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Balancing Transparency and Confidentiality in terms of International Arbitration: A Case Analysis


Introduction

Arbitration has emerged as the most favoured method for resolving international disputes, which is driven by a surge in globalization, world trade, and bilateral investments. The harmonization of arbitration norms across countries has been a notable outcome. Thus, one of the key attractions of arbitration in this case has been perceived as the level of confidentiality and privacy it offers, despite these terms not being synonymous. Ensuring privacy and limited access to the proceedings, besides ensuring confidentiality at the disclosure of information without the consent of the parties.  


However, despite of private, any sort of arbitration may or may not be confidential in nature.  


  • Transparency with the Investment of Arbitrations: Distinguishing between commercial and investment disputes, the legal frameworks provide a significant divergence. The New York Convention governs international commercial arbitration, by emphasizing recognition and enforcement of foreign arbitral awards. Thus, the investment disputes and legal frameworks have significantly diverged. The New York Convention also governs international commercial arbitration, emphasizing recognition and enforcement of foreign arbitration awards. Thus, any investment arbitrations, falling under public international law mostly rely upon treaties like ICSID and Bilateral Investment Treaties.   The degree of confidentiality in terms of investment arbitration varies, where the ICSID rules demand a commitment to confidentiality, as the awards may be published unless they are contested. At the same time, UNCITRAL rules also ensure public access to hearings with protected confidential information.   

  • Confidentiality in terms of Commerical Arbitrations: Confidentiality is often perceived as a norm in terms of Commercial arbitrations for attracting parties seeking privacy. However, this assumption also stands to be incorrect, with a range of opinions on transparency in terms of Commercial arbitrations varying globally. Whereas investment arbitrations draw public interest, commercial disputes involve private entities aiming to keep matters away from public scrutiny. The reasons for desiring confidentiality include protecting reputations, trade secrets, and competitive advantages.  

  • Legal Positions on Confidentiality: All the arbitral institutions differ in their stance on confidentiality, some like ICC and LCIA explicitly mandate, confidentiality, whereas others like ICC and UNCITRAL remain silent. The UNCITRAL Model Law emphasizes party autonomy allowing parties to decide upon confidentiality. As the legal positions on confidentiality globally vary, the UK therefore looks upon balancing confidentiality with public interest, as India expressly protects arbitral proceeding confidentiality under Section 42A of the Arbitration and Conciliation Act.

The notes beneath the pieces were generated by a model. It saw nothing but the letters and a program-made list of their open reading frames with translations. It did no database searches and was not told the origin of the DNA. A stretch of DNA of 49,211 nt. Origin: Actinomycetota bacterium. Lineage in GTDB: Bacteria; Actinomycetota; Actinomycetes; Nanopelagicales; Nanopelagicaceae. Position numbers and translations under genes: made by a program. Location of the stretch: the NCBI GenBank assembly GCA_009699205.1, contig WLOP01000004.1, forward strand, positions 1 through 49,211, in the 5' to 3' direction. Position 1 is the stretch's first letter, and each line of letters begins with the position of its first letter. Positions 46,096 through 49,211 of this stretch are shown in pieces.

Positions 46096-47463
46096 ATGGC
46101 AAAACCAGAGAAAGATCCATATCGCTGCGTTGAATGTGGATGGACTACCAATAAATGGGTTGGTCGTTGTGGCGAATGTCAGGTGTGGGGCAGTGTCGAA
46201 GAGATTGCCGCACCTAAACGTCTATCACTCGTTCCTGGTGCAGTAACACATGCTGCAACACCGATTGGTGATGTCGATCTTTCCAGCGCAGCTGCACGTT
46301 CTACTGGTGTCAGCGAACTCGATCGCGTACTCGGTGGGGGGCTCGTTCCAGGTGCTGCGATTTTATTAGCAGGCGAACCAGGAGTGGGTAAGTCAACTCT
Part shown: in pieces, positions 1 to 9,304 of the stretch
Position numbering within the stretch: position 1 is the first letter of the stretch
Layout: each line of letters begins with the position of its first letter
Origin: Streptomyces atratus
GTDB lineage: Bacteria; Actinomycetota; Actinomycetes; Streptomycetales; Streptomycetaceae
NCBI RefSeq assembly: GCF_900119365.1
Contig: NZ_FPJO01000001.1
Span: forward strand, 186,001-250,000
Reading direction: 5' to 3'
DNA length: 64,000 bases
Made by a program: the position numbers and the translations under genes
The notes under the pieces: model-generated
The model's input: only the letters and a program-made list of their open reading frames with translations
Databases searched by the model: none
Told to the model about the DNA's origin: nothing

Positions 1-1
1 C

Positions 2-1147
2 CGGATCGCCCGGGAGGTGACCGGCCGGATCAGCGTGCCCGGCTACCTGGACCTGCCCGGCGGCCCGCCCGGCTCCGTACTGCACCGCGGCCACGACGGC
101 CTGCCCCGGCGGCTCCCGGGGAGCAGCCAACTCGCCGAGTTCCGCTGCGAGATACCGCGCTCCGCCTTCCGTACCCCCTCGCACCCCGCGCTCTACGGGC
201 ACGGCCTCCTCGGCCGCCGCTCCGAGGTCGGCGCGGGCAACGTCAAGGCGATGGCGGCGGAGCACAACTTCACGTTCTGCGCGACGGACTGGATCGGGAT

• Case Study on Contrasting Approaches: Taking the example of Emmott vs. Michael Wilson & Partners Ltd., where the English Court of Appeal recognized the implied obligation of confidentiality in arbitration agreements. In this case, disclosure was permitted with the consent, court order, and protection of legitimate interests, where justice and public interest is required. In contrast to this development, the US, Australia, and France lack express implying confidentiality rights unless specified in arbitration agreements. 

  •  Balancing Interests: Balancing confidentiality and transparency in commercial arbitration becomes a crucial task. Confidentiality can help protect sensitive information, whereas on the other hand it can also lead to raising concerns about unethical practices. The call for transparency gains strength in cases involving states, public interests, and influential corporate entities. Unlike the investment arbitrators, establishing a universal norm for confidentiality in commercial arbitrations has been quite challenging.  Thus, a case-by-case evaluation based on the nature of documents and context is necessary to strike an appropriate balance.  


Conclusion

The rise of Arbitration as the preferred method of dispute resolution brings with it a further nuanced discussion on confidentiality and transparency. As investment arbitrations lean towards transparency due to public interests and state involvement, commercial arbitrations present a diverse landscape. Thus, striking a balance will gradually involve recognizing the varying needs of parties, the nature of disputes, and the broader public interest, where the evolution of norms have posed a dynamic scenario to emphasize the necessity for case-specific evaluations to ensure fairness, justice, and confidence in the arbitration process.  

   

 

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